The Daily Briefing

Living life in a data-driven society

“Perhaps our greatest distinction as a species is our capacity, unique among animals, to make counter-evolutionary choices.” ― Jared Diamond, Why Is Sex Fun? The Evolution of Human Sexuality. Courtesy Lauren Peng

A postcard from Gracey about decision-making
June 23, 2035

There is a big difference between how we use data in 2035 and how you use data.

Your entire world is data-driven. Your transport systems rely on data to ensure safe and timely arrival of ships, trucks, planes and cars. Investment firms use big data to guide their investment decisions. The public sector uses data to make government services more efficient, reduce fraud and errors in transfer payments, and improve tax collection. The medical industry aggregates and synthesises clinical records. Many pharmaceutical firms use data in their research and development, to streamline clinical trials. Third parties collect your personal data and sell that to advertisers. You have location-based data, retail data, manufacturing data, public sector data and healthcare data. Your world is awash with data, and almost all business, economic and government decisions are made based on data.

Despite the rapidly growing volume of data, you personally don’t have access to a single piece of data about you and your life. All of your personal decisions are made based on opinions. You seek opinions from friends, doctors, lawyers, accountants, psychiatrists, counsellors, educators, advisors, even self-proclaimed gurus. You have never been able to access your data to make any decision, because it doesn’t exist.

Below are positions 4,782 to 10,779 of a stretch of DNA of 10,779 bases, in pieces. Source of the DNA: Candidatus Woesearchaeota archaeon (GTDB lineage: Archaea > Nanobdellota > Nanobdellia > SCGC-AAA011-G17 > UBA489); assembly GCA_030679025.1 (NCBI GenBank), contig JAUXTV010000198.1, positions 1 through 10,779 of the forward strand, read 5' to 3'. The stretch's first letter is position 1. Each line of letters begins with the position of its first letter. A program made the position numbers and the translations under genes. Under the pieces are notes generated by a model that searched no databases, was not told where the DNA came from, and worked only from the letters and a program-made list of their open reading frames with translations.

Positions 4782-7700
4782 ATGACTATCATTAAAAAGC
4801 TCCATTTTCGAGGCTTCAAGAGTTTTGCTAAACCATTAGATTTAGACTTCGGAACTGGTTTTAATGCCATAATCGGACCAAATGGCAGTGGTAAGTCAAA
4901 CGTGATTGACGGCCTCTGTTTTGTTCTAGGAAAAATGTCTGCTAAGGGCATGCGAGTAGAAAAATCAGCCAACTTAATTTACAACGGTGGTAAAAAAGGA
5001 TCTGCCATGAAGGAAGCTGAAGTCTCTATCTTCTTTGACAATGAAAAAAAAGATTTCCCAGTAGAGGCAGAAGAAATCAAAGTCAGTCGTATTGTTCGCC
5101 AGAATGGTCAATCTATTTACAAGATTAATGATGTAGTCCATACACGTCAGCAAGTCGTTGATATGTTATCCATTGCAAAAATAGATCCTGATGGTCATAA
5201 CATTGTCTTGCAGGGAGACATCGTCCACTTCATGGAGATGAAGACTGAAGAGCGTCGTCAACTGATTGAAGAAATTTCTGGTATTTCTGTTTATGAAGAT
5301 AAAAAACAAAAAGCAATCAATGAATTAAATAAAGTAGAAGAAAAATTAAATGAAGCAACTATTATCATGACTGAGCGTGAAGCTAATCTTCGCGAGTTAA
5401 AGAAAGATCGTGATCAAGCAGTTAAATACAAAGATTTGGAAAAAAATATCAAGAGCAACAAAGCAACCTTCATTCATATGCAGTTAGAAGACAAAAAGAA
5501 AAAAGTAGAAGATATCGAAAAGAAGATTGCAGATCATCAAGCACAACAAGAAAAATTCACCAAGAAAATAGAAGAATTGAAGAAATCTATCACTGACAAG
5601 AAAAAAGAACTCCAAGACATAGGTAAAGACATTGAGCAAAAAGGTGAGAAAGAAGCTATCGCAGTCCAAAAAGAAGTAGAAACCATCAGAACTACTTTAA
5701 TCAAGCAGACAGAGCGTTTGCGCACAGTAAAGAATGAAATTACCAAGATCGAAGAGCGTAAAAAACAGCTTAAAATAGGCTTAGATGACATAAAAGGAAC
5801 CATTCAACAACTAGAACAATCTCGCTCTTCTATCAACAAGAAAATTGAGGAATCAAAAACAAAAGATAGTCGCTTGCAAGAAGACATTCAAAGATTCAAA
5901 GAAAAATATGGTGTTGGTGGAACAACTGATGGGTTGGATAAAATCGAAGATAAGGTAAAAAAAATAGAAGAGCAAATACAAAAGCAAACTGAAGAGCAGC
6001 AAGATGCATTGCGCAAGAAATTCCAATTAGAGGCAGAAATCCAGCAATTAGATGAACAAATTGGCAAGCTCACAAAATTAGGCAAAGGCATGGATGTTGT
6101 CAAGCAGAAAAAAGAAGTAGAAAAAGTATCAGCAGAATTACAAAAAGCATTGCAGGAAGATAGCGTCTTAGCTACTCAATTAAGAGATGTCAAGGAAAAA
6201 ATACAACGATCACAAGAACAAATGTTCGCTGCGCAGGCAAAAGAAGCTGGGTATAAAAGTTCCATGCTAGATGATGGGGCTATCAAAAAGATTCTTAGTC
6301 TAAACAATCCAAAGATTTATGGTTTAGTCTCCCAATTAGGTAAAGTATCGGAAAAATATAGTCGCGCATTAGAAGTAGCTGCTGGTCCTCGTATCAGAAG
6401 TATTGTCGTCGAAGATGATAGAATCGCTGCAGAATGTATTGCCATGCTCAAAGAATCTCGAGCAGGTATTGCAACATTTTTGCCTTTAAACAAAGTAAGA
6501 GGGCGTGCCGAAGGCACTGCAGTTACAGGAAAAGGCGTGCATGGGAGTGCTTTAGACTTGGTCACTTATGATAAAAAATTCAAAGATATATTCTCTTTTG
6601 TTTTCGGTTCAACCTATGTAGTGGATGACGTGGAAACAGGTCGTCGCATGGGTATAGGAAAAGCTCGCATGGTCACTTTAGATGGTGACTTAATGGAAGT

Between 2016 and 2026, the world experienced a significant shift toward increasingly data-intensive, evidence-based decision-making across all walks of life. The shift was fuelled by an explosion in big data and rapid improvements in machine learning algorithms. Increasing volumes of data began to be collected by humans, sensors from devices and autonomous vehicles. All of the data was collected and analysed in the Global Brain.

By 2035, everything about our life is tracked, analysed and measured. Every morning we receive a Daily Briefing. This is a communique that provides each individual with new intelligence warranting attention and analysis, specific to them and their circumstance. Every Daily Briefing is 100% personalised and takes into account the individual’s Whole Person Index, their environment, their level of learning, their health and wellbeing and what they plan on doing that day.

The Daily Briefing is a short, graphical executive summary, which can also be drilled into for more detail on any aspect of the individual’s life. No decision is made without the supporting data. The Briefing also makes broadcasting (TV, radio, spam emails, advertising) obsolete. Every individual receives only the content they will need for that day. It includes news relevant to the individual, music based on their personal preferences and educational content based on what they need to learn next.

In future postcards I’ll show you exactly how we use the Daily Briefing to live fulfilled and happy lives.

Summary

You live in a data-driven world, whereas we live in a data-driven society.

Questions to Explore


Postcards from 2035 is a series of profoundly simple interlinking ideas describing life in a highly desirable society, where everything and everyone is advanced, happy, intelligent and problem-free. It’s a blueprint of the world we need to create. The best thing you can do to help us get there is to share with your friends and get the conversation started with the questions this postcard has raised.